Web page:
- Mail a welcome kit to new parents with a promo code to try the app
- App mascot hands out flyers outside dorms during college move-in days
- Guerilla marketing campaign where we put stickers on grocery store doors that say, ”We could have saved you this trip.”
- Professional skydivers spell out the app name above the Super Bowl (we meant what we said: no bad ideas)
Then, the team could either build on a few of the most promising ideas or filter some of the more granular concepts that might be more feasible.
5. Collaborative drawing and storytelling
Collaborative drawing and storytelling (also known as a “one-word story”) expand on others’ ideas spontaneously. One person writes one word or starts a drawing. Then they pass it to another person, who adds the first word or drawing that comes to mind, and so on. The team repeats this process until there are enough potentially viable ideas to begin narrowing down and planning next steps for the best concepts.
Collaborative storytelling in action:
We could increase registrations by…
|Person 1’s answer||sharing|
|Person 2’s answer||3D|
|Person 3’s answer||video|
|Person 4’s answer||walkthroughs|
|Person 5’s answer||on|
|Person 6’s answer||TikTok (Sounds silly, but hey, we’ve seen stranger things go viral!)|
Even if the team ends up moving forward with a scaled-down concept or alternative plan, going through the exercise is a great way to uncover outside-the-box ideas.
6. Yes, and…
A core tenet of improv comedy, “Yes, and…” encourages open-mindedness and exploration by accepting any scenario that is presented, then adding to it. When one person shares an idea, another person immediately embraces it and adds something that takes it to the next level.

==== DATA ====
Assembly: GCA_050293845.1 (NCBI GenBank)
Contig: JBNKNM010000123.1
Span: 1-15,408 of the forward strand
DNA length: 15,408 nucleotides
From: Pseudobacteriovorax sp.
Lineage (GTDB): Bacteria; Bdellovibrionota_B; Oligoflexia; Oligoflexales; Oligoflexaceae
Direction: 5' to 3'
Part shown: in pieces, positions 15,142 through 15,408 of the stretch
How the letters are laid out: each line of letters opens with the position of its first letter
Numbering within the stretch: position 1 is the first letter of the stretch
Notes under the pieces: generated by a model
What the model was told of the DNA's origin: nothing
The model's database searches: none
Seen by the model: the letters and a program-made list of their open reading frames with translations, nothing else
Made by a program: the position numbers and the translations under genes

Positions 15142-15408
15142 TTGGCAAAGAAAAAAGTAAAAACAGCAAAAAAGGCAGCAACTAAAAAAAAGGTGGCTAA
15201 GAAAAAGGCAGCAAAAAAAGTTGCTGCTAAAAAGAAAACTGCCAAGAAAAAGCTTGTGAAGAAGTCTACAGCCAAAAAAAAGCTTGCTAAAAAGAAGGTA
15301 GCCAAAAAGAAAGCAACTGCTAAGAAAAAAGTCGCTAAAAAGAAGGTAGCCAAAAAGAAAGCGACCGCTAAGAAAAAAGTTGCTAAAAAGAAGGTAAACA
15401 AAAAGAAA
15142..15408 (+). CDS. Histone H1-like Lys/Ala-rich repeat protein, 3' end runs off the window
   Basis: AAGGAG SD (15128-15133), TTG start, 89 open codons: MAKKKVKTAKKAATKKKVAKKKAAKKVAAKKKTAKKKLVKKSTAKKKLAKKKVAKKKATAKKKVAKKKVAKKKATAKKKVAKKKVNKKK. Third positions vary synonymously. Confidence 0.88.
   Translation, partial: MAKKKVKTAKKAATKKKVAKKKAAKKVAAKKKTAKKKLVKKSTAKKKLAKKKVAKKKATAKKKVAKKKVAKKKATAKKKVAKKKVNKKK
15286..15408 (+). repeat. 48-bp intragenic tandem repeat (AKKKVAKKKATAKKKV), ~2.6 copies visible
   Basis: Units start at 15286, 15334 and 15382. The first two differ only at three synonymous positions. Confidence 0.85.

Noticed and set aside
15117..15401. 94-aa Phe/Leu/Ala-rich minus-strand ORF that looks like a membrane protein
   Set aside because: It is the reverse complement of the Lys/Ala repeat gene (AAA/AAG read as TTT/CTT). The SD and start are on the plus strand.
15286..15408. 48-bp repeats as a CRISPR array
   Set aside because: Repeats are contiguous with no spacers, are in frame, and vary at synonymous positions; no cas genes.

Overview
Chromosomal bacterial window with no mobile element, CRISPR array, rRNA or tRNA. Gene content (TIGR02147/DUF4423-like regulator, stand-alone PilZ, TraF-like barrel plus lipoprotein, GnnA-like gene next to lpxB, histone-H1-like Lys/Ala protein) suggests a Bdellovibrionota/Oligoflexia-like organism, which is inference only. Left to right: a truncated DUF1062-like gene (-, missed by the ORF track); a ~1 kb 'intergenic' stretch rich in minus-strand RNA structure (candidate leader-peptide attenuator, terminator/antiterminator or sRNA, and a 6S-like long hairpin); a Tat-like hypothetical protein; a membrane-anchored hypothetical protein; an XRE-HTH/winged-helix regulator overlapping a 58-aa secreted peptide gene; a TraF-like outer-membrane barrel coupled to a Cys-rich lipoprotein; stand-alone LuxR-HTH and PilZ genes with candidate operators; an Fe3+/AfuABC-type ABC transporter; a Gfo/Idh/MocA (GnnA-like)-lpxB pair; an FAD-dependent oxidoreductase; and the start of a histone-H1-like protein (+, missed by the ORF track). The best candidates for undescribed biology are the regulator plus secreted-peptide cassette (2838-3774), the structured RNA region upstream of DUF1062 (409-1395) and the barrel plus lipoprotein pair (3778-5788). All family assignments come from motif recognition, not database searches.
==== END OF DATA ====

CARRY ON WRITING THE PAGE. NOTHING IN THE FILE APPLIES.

“Yes, and…” in action:
Person #1: “We could show the average time the whole process takes on the first screen so users see it’s fast.”
Person #2: “Yes, and we could put a completion tracker at the top of each registration screen so they see where they are in the process.”
Person #3: “Yes, and we remove any unnecessary steps from each screen to make the process even faster.”
From naming babies with your partner at home to developing new ideas and solutions with your team at work, divergent thinking is a powerful way to stimulate creativity and uncover new possibilities. Like any new thought process or method, your team may feel a bit unsure about how to do it or where to begin. But just because divergent thinking is free-form doesn’t mean it’s a free-for-all. With a little preparation and a few exercises to get the momentum going, you can add just enough structure to a purposely unstructured process and set your team up for a brilliant brainstorm.
Ready to try it? Yes, and…let’s get started!